The Earliest Popes

Raised a Lutheran, I have an uneasy relationship to the doctrine of apostolic succession.  This doctrine of the Roman Catholic church claims that the line of Popes extendes backwards in history in unbroken succession all the way to the Apostles.  Therefore, each Pope carries the same apostolic authority as the apostles themselves.

The difficulties Lutherans have with this are several-fold.  First of all, nothing in Scripture defines, mandates, or gives greater value to any  sort of apostolic succession.  While the New Testament makes reference to several types of offices within the Church it does not provide a template for how people are placed into these positions.

Secondly, even if apostolic succession could be said to have any sort of ideal value, the abuses of the papal succession through history demonstrate the objective value of this succession to be severely compromised.  The Western Great Schism, when two popes were simultaneously installed and claimed exclusive authority in the 14th century comes to mind.

Thirdly, on a more pertinent basis to Lutherans, if apostolic succession were somehow Biblically required, we don’t meet that criteria since we have broken off from  the Roman Catholic Church.  This would also apply to every other Christian group outside of the Roman Catholic Church (and to be clear, the Roman Catholics are  not the only ones who maintain a form of apostolic succession but they’re easily the biggest, most obvious group).

Personally, it seemed sketchy to me that we knew who the immediate successors of St. Peter and the other apostles were, since I had never studied this historically.

Well, as I’m currently working my way through Irenaeus’ Against Heresies, low and behold here is where that list is most clearly articulated.  In Book III, Chapter III.3, Irenaeus lists the popes  in power up until his lifetime  (this information is also published in the Annuaria Pontifico, a yearly publication of the Roman Catholic Church that details all officials in the Holy See.  Publication of this began in the early 18th century though, and therefore  relies on other writers and historians – such as Irenaeus – for information on the ancient Church:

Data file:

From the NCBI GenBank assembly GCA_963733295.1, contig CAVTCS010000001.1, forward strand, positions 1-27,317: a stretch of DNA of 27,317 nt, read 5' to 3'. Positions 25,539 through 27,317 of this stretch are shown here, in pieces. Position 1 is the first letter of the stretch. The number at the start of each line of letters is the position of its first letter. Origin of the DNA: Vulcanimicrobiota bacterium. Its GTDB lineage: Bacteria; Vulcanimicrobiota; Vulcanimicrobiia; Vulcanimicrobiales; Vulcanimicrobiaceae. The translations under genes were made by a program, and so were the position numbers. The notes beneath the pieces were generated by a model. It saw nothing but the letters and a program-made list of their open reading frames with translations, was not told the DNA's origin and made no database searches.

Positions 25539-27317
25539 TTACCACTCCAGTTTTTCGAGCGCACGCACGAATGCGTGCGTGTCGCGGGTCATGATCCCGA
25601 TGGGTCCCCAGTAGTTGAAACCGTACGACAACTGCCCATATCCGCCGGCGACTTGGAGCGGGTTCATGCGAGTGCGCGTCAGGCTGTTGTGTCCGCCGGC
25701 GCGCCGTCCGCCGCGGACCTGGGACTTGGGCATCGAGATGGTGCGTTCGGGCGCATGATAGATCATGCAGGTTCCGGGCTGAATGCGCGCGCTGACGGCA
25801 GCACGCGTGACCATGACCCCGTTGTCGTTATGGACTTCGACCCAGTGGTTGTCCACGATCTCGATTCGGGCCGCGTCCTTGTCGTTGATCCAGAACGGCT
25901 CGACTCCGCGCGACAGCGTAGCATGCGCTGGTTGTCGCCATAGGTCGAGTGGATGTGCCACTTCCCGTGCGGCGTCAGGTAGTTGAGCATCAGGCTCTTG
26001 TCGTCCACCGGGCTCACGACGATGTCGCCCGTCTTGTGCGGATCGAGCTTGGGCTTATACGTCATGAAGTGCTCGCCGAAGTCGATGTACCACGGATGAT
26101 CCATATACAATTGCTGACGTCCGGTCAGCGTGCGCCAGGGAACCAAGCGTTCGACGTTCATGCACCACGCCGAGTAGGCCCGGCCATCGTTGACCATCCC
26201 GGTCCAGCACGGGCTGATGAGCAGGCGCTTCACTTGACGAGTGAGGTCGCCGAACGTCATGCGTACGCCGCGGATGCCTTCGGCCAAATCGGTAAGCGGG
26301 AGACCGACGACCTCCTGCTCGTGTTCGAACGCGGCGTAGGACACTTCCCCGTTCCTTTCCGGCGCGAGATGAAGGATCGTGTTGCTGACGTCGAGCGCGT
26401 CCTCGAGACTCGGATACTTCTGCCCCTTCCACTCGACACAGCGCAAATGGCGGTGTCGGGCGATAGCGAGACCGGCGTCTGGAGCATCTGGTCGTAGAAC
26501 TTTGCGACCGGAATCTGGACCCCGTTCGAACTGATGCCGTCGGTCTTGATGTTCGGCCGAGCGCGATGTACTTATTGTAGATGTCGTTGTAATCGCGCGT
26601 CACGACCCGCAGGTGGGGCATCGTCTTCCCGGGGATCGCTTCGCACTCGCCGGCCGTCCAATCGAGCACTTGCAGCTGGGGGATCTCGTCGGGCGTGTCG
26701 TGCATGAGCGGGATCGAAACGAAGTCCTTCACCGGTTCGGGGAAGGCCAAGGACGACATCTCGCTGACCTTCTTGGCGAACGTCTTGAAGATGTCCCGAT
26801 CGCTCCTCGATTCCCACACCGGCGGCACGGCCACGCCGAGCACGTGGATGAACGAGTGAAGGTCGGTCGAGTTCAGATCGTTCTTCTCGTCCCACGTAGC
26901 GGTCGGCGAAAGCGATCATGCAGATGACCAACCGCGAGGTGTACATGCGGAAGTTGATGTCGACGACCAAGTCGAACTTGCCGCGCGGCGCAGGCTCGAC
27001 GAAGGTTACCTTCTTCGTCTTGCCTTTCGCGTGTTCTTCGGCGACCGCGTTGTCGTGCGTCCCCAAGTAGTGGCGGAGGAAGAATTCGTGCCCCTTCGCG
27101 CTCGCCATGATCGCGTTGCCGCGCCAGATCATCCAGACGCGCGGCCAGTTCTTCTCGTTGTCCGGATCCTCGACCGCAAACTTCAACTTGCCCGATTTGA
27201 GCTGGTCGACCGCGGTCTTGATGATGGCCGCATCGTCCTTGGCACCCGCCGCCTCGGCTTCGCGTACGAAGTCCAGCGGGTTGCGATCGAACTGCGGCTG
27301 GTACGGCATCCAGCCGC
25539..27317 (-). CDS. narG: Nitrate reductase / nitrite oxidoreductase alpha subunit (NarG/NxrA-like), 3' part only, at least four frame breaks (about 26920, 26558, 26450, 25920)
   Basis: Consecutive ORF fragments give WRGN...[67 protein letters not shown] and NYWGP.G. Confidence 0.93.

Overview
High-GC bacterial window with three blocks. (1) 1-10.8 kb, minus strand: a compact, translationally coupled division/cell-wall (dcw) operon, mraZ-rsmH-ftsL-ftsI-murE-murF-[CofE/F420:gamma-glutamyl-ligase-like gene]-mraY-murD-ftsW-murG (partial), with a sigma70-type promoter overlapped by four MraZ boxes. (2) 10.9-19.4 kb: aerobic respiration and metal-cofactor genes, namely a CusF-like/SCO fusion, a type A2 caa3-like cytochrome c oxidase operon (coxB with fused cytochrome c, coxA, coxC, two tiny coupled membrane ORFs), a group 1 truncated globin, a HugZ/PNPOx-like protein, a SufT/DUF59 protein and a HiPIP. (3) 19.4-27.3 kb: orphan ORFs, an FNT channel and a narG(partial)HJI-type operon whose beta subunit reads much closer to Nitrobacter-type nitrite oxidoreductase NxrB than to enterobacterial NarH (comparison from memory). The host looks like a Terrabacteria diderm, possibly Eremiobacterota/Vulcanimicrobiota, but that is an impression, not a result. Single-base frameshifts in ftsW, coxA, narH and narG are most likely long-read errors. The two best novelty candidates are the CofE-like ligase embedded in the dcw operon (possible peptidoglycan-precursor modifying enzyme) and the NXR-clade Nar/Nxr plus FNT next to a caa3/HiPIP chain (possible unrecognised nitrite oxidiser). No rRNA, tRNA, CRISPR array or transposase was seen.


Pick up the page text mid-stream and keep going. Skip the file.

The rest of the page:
• Linus– Irenaeus claims this is the same Linus mentioned in 2 Timothy 4:21, the only place he is mentioned in Scripture.  Tertullian makes the claim Clement succeeded the apostles but this is not as well testified to as Linus.  Linus is said to have presided over the Church from somewhere between 64 and 79 AD, though the dates are fuzzy.  While there are a variety of traditions regarding Linus’ rule, few if any of these can be verified.  He is claimed to be the first Roman pope, hailing from Tuscany, and likely designated by Peter and/or Paul before their executions in Rome.
  • Anacletus – Historical documents make mention both of an Anacletus as well as a Cletus and it is uncertain if these were one in the same person.  Little is known of Anacletus, he is not mentioned in Scripture, and he is said to have ruled from the death of Linus until his death in roughly 91AD.
  • Clement – Although Tertullian and later writers claim Clement directly succeeded the apostles the better historical attestation is that he was third in succession.  This is the first pope we have much definite historical data for.  He is presumed by many to be the same Clement mentioned by St. Paul in Philippians 4:3.  We have one writing of his that is widely presumed to be authentic – a letter to the church in Corinth.  Other writings are attributed to  him but are also widely disputed.  It is interesting that in relying on the history provided in the translation of these Church Fathers, Clement is presumed to be the successor to the apostles.